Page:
6th Place - Issue 114 - Kobe Bryant
Analysis: Perhaps the most appropriate headline in Slam history: 'Kobe against the world'. At this point, Kobe had gone from fan favourite to arguably America's most hated athlete. It didn't matter. The cover was a classic.


5th Place - Issue 50 - Michael Jordan
Analysis: Who better to put on the cover of the much-talked-about 50th issue? The greatest of all-time. Three different covers, each capturing His Airness mid-flight.


4th Place - Issue 21 - Stephon Marbury & Kevin Garnett
Analysis: Showbiz and KG. Starbury and Da Kid. What could have been. It was fun while it lasted.


3rd Place - Issue 62 - LeBron James & Sebastian Telfair
Analysis: Slam should be commended for occasionally putting players on their cover based on potential rather than credentials. One of these players failed to live up to the hype. The other turned out okay.


2nd Place - Issue 1 - Larry Johnson
Analysis: It's tempting to put this first - after all, it was the premier issue - but, alas, second place will have to do. He may have worn Converse trainers and dressed like your Gran, but LJ was cool once upon a time.


1st Place - Issue 32 - Allen Iverson
Analysis: This throwback cover - a tribute to Dr J's era - was so iconic that Slam recently replicated it for their 150th issue, but there's no beating the original.


*Thankfully, approximately a decade after XXL ceased to exist, along came FadeAway magazine, saving the face of UK basketball publications. I was so impressed when I saw the first issue of FadeAway (glossy, artistic and insightful as it was) that I contacted the editor, Greg Tanner, and got a gig writing content for a handful of issues. The magazine has since evolved into MVP magazine and is worth checking out.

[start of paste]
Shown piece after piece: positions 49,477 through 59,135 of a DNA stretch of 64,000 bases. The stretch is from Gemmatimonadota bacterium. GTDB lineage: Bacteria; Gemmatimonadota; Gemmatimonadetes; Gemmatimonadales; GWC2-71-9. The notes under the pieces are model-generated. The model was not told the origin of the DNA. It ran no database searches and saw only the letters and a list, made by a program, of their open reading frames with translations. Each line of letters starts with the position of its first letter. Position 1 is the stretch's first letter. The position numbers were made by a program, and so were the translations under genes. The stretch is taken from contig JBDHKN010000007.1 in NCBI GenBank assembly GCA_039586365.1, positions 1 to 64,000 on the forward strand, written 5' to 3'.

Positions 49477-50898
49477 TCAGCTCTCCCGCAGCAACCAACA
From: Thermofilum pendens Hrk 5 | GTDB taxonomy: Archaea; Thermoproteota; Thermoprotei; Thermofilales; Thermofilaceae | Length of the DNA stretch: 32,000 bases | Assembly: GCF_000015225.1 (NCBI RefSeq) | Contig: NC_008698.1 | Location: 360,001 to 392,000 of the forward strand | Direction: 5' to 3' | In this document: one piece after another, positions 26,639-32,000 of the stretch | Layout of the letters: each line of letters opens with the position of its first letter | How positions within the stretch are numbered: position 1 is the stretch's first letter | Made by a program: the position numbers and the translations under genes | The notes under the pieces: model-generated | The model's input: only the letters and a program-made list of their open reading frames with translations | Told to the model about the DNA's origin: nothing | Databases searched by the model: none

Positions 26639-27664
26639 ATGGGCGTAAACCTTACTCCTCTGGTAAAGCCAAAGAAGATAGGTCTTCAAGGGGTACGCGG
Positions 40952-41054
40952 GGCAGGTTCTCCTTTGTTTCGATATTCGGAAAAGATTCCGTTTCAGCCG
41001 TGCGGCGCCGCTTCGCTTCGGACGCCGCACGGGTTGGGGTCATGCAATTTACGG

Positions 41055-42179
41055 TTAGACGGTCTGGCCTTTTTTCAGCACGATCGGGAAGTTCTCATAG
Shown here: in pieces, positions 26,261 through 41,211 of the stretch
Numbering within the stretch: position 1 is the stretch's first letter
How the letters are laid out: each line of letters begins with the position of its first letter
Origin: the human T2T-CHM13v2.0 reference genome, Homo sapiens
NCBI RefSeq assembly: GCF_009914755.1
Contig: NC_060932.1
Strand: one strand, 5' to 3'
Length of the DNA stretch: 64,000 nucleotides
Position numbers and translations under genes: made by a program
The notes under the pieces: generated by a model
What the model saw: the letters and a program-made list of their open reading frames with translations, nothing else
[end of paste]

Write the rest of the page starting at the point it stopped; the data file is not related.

16 comments:

  1. Gotta say the Rose why can't I be MVP seemed like it could be on the list, pretty prophetic.

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  2. That's a very good nomination, JD. I guess for me personally, that cover isn't 'iconic' yet since it's only a year old. However, that's unfair of me. It certainly has all the ingredients of an iconic cover: cool photo, great player and, as you said, prophetic choice of words.

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  3. Chiming in as a former Slam Ed....
    1. Thanks for doing this. It's very cool.
    2. #32 is a no brainer for the top spot. Great call.
    3. Thoughts on how my own list might differ: #15, the '96 rookie class, might need a spot simply because of how great that class is... Scoop Jackson would tell you #18, Who's Afraid of AI, would need to be on here b/c it started the chain trend. Scoop claims Steph & KG rocked the chains specifically b/c AI did on that cover... #22, Skip to My Lou, which indirectly sparked the And 1 Streetball craze. No kidding... #29 Chamique in a Knicks jersey!!!... #66 Kobe & his "triplets. Purely as a visual (and I'm biased) this probably remains my favorite Slam cover... #71 LeBron w/ the Slam headband, which was his idea... And it honestly never occurred to me to have a Dirk cover in the top 50. But that's me.